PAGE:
Learning about saving money from parental mistakes is not always the most fun thing to do, but when I look back over my own personal journey it’s obvious that I took the earliest cues from my mom and dad–for better or worse, and had to evolve from there. But what kind of parental mistakes are we talking about here?

There are the obvious ones–treating credit cards like an ATM, running up too much debt on one card and being unable to dig out completely without help, things like that. But the real education I got about saving money came from taking a tough and critical look at how I was raised and the money examples I was given along the way.

Here are the five things I have learned by doing this:

  1. The nature of money and saving has changed dramatically since I was in high school back in the 1980s. It was changing in my parents’ early life together too, but the ability to adapt to a changing financial landscape is key to weathering those changes and have money left in the bank in the meantime. Adapt and survive.
  2. It’s not enough to save money–you have to save money with a purpose. You remain committed to goals that are clearly defined and lose your resolve faster when you don’t.
  3. Sometimes you have to make a game of your financial goals and treat them accordingly. In the same way you “Do Not Pass Go, Do Not Collect $200” in the game Monopoly, you’ll need to establish firm rules for the game (money challenges, saving challenges, etc.) and stick to them like they were written in stone.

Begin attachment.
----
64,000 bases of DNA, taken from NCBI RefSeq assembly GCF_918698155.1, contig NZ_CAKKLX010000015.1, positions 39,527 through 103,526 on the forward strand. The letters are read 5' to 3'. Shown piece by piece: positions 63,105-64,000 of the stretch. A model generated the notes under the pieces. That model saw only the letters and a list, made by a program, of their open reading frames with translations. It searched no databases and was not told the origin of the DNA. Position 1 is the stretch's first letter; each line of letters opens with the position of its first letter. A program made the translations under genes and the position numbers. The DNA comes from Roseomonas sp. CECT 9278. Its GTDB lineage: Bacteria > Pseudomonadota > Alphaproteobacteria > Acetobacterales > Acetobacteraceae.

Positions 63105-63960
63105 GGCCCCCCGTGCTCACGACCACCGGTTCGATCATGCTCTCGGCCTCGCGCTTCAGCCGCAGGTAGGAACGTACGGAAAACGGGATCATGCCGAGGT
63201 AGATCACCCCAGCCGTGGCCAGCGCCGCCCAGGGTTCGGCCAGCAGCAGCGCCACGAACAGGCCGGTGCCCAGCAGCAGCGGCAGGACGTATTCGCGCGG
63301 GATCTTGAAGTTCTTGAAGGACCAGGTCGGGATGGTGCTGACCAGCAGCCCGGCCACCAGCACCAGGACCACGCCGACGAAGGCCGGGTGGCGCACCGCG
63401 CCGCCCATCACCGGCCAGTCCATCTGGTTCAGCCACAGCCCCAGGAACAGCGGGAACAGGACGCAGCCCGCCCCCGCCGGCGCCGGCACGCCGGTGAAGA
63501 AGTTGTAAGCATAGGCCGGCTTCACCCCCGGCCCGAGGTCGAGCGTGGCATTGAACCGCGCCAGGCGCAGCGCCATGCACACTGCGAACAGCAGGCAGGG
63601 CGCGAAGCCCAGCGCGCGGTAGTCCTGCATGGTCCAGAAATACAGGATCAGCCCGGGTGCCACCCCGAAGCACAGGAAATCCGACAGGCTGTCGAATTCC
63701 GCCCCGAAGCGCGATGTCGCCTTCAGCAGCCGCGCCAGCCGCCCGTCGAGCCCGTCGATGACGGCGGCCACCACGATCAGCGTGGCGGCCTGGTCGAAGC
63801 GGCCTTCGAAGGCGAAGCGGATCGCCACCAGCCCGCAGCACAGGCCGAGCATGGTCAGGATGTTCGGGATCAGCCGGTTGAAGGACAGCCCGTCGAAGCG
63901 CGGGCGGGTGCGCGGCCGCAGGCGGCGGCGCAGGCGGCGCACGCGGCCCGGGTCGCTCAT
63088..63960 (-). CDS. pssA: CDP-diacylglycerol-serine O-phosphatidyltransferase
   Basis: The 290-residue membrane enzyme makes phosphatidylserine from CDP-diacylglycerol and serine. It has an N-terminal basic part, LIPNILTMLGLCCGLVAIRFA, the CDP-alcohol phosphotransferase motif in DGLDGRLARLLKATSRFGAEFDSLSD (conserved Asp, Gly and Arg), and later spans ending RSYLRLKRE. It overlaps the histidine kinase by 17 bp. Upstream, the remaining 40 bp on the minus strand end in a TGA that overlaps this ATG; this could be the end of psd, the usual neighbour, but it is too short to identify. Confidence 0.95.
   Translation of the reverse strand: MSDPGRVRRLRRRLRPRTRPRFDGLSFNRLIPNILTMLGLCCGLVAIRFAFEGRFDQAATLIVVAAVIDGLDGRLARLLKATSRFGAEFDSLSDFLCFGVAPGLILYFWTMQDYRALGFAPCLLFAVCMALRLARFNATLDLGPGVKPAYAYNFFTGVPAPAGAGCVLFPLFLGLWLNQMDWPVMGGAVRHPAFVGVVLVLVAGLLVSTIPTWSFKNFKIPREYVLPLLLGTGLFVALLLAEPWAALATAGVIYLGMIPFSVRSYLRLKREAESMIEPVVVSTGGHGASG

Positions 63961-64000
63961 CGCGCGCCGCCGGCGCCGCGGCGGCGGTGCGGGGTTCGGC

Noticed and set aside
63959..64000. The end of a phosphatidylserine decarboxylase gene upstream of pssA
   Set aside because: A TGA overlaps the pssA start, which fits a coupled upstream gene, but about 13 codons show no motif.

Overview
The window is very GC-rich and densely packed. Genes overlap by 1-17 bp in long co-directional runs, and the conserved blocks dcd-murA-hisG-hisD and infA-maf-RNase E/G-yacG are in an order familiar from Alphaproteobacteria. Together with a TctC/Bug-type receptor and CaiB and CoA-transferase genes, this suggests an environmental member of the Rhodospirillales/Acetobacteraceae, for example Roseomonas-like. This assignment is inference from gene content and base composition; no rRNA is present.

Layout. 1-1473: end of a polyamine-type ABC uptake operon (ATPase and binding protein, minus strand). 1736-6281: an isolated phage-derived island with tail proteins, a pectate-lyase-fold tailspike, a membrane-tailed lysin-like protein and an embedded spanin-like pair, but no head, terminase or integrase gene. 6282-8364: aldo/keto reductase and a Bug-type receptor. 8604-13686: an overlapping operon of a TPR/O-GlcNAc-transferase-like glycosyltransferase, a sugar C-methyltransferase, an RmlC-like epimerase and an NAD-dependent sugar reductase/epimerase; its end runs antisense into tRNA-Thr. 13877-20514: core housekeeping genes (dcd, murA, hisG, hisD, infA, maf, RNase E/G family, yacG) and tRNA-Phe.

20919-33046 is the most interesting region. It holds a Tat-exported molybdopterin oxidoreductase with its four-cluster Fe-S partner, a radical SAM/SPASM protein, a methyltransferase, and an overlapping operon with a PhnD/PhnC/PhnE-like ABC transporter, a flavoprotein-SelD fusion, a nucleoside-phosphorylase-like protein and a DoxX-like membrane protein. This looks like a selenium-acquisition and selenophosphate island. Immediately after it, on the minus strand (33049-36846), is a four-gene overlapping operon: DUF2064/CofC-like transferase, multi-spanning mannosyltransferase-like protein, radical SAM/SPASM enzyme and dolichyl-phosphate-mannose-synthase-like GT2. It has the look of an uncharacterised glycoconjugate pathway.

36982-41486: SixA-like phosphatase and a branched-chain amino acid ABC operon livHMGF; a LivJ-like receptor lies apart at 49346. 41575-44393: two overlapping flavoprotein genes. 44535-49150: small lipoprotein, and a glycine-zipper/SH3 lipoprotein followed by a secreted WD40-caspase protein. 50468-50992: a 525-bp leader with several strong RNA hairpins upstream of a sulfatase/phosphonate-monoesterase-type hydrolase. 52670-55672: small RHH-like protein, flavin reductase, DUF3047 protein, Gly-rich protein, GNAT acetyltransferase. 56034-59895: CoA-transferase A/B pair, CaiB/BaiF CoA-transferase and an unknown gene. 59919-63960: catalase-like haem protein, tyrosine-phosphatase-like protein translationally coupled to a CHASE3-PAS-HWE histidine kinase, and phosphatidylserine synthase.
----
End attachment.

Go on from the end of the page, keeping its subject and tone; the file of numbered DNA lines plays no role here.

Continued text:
4. You have to anticipate problems along the way that may set you back financially rather than treating every new problem like a completely unanticipated disaster.
  5. You have to explain your money management strategy to the entire family and in terms they can understand and support.

Number five is especially important–or at least it was for me. When I was little, some of the most detailed financial advice I got was “You gotta pay yourself first.” Which I understood in general terms, but I didn’t know what that truly meant. If someone had taken the time to explain to me that you have to anticipate a flat tire, last-minute dentist visit, a cut in job hours, etc. by saving up for such things, it would have made a lot more sense to me in a pragmatic way.

Explaining these things clearly for spouses and children makes the difference between actually making progress in your financial planning with the support of your family and treading water with everyone asking why they don’t go out to eat anymore.

Making the plans? Crucial. But explaining how the plan works and getting everyone affected by them on board? That requires some additional thinking time. But it’s well worth the effort–especially when you’re trying to get the kids on board with a lifestyle change involving a more frugal approach to life.